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Ben Bernanke is far too polite to tell the Bank of Japan “I told you so.” But he could. Way back in 1999, when he was just another academic economist in civvies, Bernanke wrote a paper called “Japanese Monetary Policy: A Case of Self-Induced Paralysis?” In it, the Princeton economist who later became the U.S. Federal Reserve chairman argued that Japan’s central bank could, and should, escape from its deflationary “liquidity trap” by deliberately causing inflation. (He credited another Princeton economist, Paul Krugman, for having the same idea earlier.) Bernanke wrote:
“In particular, a target in the 3-4% range for inflation, to be maintained for a number of years, would confirm not only that the BOJ is intent on moving safely away from a deflationary regime, but also that it intends to make up some of the ‘price-level gap’ created by eight years of zero or negative inflation.”
On Feb. 14, the Bank of Japan finally took Bernanke’s advice. Or a bit of it, anyway. The BOJ didn’t announce a 3 percent-4 percent inflation target, but it did set a target of 1 percent annual growth in the price level “for the time being.” That’s a big change from the bouts of grinding deflation that have plagued Japan for years. Consumer prices in Japan are actually 3 percent below where they were in mid-2008. Deflation raises the real cost of debt and makes people reluctant to spend, figuring prices will be lower if they wait.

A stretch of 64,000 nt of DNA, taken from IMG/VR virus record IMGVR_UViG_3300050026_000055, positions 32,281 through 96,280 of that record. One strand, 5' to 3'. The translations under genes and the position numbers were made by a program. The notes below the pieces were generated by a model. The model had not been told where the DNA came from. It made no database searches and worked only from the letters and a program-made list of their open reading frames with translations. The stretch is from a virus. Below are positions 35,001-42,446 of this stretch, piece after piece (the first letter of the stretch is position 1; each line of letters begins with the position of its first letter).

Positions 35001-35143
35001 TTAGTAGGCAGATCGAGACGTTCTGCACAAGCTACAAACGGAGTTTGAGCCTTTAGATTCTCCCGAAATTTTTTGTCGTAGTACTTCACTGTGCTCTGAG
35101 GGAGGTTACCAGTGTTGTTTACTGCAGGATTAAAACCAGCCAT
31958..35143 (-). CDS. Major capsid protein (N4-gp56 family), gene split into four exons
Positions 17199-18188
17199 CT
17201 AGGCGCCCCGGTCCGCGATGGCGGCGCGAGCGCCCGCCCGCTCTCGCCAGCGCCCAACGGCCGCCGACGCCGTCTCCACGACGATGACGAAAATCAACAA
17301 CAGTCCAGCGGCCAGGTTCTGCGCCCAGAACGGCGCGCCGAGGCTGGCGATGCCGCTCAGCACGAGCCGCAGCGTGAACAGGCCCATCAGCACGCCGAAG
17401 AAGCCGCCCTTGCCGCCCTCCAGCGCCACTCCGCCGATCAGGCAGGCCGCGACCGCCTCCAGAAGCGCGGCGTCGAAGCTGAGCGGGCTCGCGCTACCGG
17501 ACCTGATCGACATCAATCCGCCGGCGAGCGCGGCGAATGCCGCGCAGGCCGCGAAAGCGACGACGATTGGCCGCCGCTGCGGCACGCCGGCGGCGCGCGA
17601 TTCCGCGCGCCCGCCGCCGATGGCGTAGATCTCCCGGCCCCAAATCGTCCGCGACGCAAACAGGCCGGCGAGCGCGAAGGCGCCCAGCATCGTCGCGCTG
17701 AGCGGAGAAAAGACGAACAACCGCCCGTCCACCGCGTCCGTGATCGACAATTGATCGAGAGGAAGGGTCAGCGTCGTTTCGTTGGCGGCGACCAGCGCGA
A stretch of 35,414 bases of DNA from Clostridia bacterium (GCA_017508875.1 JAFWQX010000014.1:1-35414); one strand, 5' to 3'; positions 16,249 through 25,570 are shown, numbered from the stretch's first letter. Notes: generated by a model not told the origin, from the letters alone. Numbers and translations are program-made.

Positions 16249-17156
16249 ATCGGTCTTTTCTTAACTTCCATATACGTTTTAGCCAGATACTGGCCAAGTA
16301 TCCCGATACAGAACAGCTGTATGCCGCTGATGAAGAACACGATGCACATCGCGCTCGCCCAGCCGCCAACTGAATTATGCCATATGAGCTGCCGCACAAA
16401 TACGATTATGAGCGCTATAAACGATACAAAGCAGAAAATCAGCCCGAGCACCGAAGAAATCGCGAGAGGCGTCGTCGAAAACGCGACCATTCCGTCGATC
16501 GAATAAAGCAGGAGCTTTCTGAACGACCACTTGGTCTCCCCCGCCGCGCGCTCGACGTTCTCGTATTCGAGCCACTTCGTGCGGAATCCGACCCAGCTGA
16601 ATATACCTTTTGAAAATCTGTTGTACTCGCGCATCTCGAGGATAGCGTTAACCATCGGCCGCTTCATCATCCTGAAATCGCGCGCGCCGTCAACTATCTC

Unaccustomed to coming right out and saying it favored higher inflation, the Bank of Japan stepped on its message a bit. As the New York Times reported, the central bank “maintained expectations for a moderate recovery, causing confusion among some analysts over why bank officials had chosen to act now.” Furthermore, BOJ Governor Masaaki Shirakawa played down the target’s significance in a press conference, according to Bloomberg News.
Central banks are increasingly sensitive to the importance of communication, knowing that persuading the financial markets they’re serious about their goals is half the battle. The significance of the Feb. 14 announcement wasn’t that the BOJ had set a target—it was that it was stating the target unambiguously in writing. According to the English-language version of Japan’s Daily Yomiuri, last week Yasutoshi Nishimura of the main opposition Liberal Democratic Party said at a House of Representatives Budget Committee meeting, “It’s hard to understand what the Bank of Japan aims to achieve [compared to the Fed] because of the difficult-to-comprehend language it uses.”